There are many lumps and bumps that you may encounter on your body, some go away on their own, some don't and may be painful and need medical attention. On the foot, there are lumps and bumps that may be due to bony issues or deformities, and others that may be due to soft tissue. Sometimes, you may not know unless you have it checked out by your podiatrist where an Xray can determine if it is bony or not. If it is due to soft tissue, one of the most common causes is a ganglion cyst.
A ganglion cysts is actually an overgrowth of benign tissue that comes off part of a tendon, which is the part of the muscle that attaches to the bone. It is filled with a substance that can range from liquidy fluid to a gelatenous, thicker fluid. If the cyst has been there for a long time, the fluid may have solidified even more so that it is almost solid and feels very hard to touch.
Why does it occur? - Many times this occurs in areas of increased friction, such as where the tendon crosses a joint, and sometimes the cyst may contain a stalk that is originates in deep tissue or deep in a joint. The friction can be caused by trauma, or repetive trauma, such as shoe gear. For example, in our practice, we see it often on the fron tof the ankle where a boot or gym shoe may be too tight causing friction in the area.
How do I know it is a cyst and not something else? - In order for a proper diagnosis, X-rays are taken to make sure the lump is truly soft tissue and not a bone spur, or maybe a combination of both. Many times your doctor will take a sample, or aspirate, the fluid and send it to be analyzed in a lab to make sure it is indeed a ganglion cysts and not something else.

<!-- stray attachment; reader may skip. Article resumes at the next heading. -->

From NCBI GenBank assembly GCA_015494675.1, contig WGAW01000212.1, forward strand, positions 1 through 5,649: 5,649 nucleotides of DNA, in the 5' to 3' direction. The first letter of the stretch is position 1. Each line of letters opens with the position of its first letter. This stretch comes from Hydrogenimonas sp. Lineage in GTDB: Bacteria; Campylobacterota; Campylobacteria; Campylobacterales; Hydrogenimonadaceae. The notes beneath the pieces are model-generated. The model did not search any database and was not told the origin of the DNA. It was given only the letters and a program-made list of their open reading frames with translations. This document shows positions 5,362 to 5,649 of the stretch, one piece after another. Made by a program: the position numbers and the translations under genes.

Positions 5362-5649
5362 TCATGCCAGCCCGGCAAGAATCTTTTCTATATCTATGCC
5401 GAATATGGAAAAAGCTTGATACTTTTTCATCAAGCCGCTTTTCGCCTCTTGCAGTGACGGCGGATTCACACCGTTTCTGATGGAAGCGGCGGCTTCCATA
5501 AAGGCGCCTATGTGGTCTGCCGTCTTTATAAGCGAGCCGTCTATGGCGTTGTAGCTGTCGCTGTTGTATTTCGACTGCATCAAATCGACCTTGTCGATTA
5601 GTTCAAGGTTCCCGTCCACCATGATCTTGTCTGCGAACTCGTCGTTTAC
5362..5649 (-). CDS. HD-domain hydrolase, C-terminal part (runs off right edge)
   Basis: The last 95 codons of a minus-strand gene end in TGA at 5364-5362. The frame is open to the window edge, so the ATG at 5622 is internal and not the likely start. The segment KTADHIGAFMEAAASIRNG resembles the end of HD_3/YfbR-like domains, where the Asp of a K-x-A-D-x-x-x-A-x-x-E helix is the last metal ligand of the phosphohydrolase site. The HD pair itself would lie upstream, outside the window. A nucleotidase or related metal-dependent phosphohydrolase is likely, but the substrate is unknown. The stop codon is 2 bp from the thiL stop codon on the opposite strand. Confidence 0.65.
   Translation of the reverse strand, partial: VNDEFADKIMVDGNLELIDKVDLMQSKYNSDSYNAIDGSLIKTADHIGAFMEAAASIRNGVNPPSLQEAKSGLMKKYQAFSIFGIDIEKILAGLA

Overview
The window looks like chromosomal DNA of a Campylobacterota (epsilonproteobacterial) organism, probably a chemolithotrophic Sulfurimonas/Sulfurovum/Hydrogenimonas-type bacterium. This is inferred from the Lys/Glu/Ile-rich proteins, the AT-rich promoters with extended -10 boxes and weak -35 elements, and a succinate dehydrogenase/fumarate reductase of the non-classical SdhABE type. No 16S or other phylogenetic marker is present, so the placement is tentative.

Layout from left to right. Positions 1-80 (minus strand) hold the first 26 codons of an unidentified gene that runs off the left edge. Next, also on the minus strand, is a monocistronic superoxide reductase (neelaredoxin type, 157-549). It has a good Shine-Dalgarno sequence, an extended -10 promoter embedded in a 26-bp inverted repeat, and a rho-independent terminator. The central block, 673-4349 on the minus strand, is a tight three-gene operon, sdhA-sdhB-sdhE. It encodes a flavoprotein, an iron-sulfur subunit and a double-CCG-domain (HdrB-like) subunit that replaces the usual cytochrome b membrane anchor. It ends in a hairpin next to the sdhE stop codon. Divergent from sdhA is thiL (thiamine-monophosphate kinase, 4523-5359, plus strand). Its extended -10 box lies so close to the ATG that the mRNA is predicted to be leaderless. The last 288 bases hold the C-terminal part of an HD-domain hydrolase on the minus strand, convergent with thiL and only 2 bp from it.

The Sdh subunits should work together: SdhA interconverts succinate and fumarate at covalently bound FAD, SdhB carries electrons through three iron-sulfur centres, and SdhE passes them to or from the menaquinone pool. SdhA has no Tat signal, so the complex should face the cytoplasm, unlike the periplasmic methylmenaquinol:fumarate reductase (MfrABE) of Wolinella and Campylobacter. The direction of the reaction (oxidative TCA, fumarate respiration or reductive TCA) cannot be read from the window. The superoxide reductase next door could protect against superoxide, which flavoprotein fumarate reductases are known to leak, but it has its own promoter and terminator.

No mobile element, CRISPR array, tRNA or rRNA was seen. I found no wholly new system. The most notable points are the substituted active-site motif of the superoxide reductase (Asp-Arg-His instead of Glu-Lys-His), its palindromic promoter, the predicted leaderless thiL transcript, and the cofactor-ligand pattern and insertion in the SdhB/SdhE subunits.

How is it treated? - If it is nonpainful, many times you and your doctor will monitor the cyst and make sure it is not growing in size. If it is growing in size or it is painful, then it can be drained or if it recurs, it can be surgically removed. You may undergo advanced imaging such as ultrasound or MRI to make sure of the size and depth of the lesions in order to prepare for surgery. With a confirmed diagnosis, the cyst can be injected with local steroid to try to decrease its size. If you choose no treatment, then the area may be able to be accomodated with padding. You and your doctor will come up with a treatment plan for your specific case.